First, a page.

Nov 13 2009, 04:08 AM
- July 22, 2008
And the full text appears below. It's very exciting. I could really do without the writer's patronizing reference to Emily looking "fit and toned," though. (Classic example of a serious problem in the skating world -- commentators equating looking a certain way with being ready, skating-wise. One could be ready and not look the way they want, or one could look the prescribed way and be a pathetic skater. I swear, these people judge skaters as if they were fashion models. It's disgusting.)
On the other hand, the article confirms an opinion that's been posted on this forum quite often -- which is that it is NOT possible to be a full-time Harvard student and a professional skater. I wish someone had told Emily this before she tried to do both. I knew it from my own university experience -- you simply cannot be a great student and have a whole second career. One or the other, schooling or skating, will suffer.
But at any rate, now is Emily's opportunity. I hope, with all my heart, that she shines this weekend. And makes to to the Olympics!!
For Emily Hughes, an Opportunity to Impress at Skate America Sign in to
By JULIET MACUR
Published: November 12, 2009
LAKE PLACID, N.Y. — When Emily Hughes received the news that she would be replacing the injured Sasha Cohen at this week’s Skate America, she could not help screaming into the phone.
“This isn’t the first time I’ve been called upon to fill in for someone at the last minute, so I should be used to it, right?” Hughes said Thursday, laughing. “But obviously, I’m not. I’m just so excited to have the opportunity to prove myself in front of a large crowd.”
The last time Hughes, 20, faced an opportunity like this, she made the most of it. At the 2006 Turin Olympics, she was a last-minute fill-in for Michelle Kwan, a five-time world champion, after Kwan dropped out with an injury.
In a whirlwind, Hughes — the sister of the 2002 Olympic gold medalist Sarah Hughes — traveled to Italy after the Games had already begun. She finished seventh over all and was pleased with her performance — as well as her ability to deal with the chaos and pressure.
Now, Hughes, who has competed only once since last November, is back, taking the year off from Harvard to try to make her second Olympic team. At first glance, she appears prepared for the effort.
Hughes practiced her short program here Thursday, looking fit and toned in black leggings and a black sleeveless top. The women’s event at Skate America begins Saturday, while competition in the other disciplines in this international figure skating event starts Friday.
In an Olympic year when the United States women have no clear-cut favorite to make the team, Hughes may have returned at the right time.
“It’s such an open field and this is a golden moment, a perfect moment for Emily to sign back up,” her coach, Bonni Retzkin, said. “She has as good a chance as anybody.”
Cohen, the 2006 Olympic silver medalist, has not competed in three and a half years. Kimmie Meissner, another 2006 Olympian, is out with an injury.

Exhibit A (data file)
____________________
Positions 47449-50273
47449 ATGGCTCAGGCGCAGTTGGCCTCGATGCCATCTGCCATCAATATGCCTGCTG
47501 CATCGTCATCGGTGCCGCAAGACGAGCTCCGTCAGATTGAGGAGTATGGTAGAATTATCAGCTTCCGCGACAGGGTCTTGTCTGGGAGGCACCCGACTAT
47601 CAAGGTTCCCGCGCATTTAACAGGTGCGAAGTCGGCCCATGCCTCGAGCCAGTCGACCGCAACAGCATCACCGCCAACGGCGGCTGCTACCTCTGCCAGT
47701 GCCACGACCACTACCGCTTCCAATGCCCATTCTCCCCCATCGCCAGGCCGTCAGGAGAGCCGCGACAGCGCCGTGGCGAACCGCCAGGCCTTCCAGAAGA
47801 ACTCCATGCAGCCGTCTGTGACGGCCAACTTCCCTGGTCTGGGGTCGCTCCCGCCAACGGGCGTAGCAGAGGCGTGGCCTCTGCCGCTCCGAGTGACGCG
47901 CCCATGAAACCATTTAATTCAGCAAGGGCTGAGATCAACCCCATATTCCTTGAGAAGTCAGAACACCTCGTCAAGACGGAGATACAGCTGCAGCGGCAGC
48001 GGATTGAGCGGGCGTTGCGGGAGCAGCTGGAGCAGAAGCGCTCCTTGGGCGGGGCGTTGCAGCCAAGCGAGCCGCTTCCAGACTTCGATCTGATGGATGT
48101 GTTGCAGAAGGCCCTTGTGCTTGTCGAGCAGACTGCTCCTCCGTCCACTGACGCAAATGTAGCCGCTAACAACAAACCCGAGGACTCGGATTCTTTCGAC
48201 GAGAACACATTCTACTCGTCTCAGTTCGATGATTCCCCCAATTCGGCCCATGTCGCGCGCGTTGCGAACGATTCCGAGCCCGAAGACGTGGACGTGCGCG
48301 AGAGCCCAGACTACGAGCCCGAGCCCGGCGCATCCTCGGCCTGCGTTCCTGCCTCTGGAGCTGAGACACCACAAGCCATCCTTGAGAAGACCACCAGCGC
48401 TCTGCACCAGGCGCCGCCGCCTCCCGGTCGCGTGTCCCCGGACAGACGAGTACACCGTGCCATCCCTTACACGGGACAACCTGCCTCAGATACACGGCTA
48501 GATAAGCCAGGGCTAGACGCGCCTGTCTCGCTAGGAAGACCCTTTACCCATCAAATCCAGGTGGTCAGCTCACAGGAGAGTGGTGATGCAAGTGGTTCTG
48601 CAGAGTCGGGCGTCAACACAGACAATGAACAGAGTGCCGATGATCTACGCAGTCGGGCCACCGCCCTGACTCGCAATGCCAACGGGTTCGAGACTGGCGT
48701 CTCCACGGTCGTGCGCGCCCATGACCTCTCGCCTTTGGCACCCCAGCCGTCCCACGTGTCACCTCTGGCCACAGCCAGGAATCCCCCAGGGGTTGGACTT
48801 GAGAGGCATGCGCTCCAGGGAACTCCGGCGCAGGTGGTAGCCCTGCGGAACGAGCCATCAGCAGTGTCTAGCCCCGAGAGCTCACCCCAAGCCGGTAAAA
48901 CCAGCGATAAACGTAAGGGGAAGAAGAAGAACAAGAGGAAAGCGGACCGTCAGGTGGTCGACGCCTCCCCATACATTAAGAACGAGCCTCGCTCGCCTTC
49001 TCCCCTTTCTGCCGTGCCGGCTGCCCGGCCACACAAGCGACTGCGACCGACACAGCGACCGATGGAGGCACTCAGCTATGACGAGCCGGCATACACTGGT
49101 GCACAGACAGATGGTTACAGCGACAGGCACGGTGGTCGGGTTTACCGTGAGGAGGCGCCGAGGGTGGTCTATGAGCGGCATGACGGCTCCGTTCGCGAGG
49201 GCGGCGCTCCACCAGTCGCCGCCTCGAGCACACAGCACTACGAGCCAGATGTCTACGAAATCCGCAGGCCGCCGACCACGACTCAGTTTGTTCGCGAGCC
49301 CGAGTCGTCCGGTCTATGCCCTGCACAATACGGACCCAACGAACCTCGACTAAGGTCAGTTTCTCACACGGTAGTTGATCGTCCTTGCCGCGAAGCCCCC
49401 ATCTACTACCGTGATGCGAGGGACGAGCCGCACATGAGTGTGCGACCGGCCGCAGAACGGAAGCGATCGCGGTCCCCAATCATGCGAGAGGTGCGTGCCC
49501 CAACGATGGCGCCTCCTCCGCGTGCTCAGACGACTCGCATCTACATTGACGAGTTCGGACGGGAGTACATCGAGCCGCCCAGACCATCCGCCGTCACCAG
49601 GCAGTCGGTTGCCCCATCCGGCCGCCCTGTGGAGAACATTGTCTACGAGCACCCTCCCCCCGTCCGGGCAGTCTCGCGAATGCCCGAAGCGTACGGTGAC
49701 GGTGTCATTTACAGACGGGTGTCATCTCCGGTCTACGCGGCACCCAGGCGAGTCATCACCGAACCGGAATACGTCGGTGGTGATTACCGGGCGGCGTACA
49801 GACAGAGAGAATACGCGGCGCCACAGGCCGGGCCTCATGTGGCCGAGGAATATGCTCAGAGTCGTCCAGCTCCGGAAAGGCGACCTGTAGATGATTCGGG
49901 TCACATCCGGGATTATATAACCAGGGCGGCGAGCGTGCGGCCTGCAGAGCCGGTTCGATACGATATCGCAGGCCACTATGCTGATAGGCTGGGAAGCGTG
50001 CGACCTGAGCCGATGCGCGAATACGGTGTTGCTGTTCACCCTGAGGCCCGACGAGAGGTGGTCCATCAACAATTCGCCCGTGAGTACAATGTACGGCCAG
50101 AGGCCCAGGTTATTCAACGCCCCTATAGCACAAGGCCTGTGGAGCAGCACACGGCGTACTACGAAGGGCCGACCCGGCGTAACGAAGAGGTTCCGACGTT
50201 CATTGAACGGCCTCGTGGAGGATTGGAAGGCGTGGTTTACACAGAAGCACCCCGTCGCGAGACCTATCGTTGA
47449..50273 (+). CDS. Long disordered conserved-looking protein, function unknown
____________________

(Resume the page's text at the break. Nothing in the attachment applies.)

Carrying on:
The other contenders to make the United States team — including the perky 17-year-old Rachael Flatt — are still trying to find their footing on the international stage of the senior level.
At Skate America, Hughes will compete against Flatt, who finished fifth at the world championships last March, the top finish for an American woman.
Hughes will also have the chance to test herself against South Korea’s Kim Yu-na, the reigning world champion. Kim, who broke her own scoring record this season, is the favorite to win the gold medal at the 2010 Olympics in Vancouver.
“Being seen at Skate America will be important because she’ll have the chance to show that she’s prepared and that she could put on a strong performance at the Olympics,” Kristi Yamaguchi, the 1992 Olympic champion, said of Hughes’s return. “If she has regained her performance levels that she had two years ago, then fantastic. But she’ll still need to prove herself at nationals.”
All along, Hughes knew she would have to work hard to make this Olympic team — and that her skating work and her schoolwork could not mix if she wanted to succeed. For the last two years at Harvard, where she is majoring in government and sociology, she juggled college with skating. She trained in Massachusetts with the choreographer Elin Schran, who is the daughter of the 1956 Olympic champion Tenley Albright. She also worked with Retzkin long-distance.
Around campus, Hughes said, she was just another student. One day, though, she found a photograph of herself in her physics textbook and pointed it out to her professor. That led to her demonstrating her spins for a class of 250 students.
At the same time, though, Hughes’s connection to elite skating was slipping. There simply was not enough time in the day to balance both parts of her life, she recalled.
The more packed her days became, the more her off-ice workouts suffered. Injuries kept her out of the last two national championships. But as the Vancouver Games approached, she found herself daydreaming of the Olympics.
So, at the end of April, Hughes headed back to the rink with a purpose: making the United States team bound for Vancouver.
“I realized that I love skating and competing so much that I couldn’t pass up this chance; I missed it so much,” she said, adding that she would have returned to competitive skating, no matter what her chances are to make the team.
Her plan was to work her way to nationals by performing well at regionals and then sectionals.
Last month, she was second at the North Atlantic Regional Championships and was preparing for next week’s Eastern Sectional Championships when the call came, summoning her to Skate America.
“I’ve worked from the bottom up to the top to get here,” she said. “This is a huge leap that I’ve taken, but I’m ready for it.”
Edited by kioewen
, Nov 13 2009, 04:09 AM.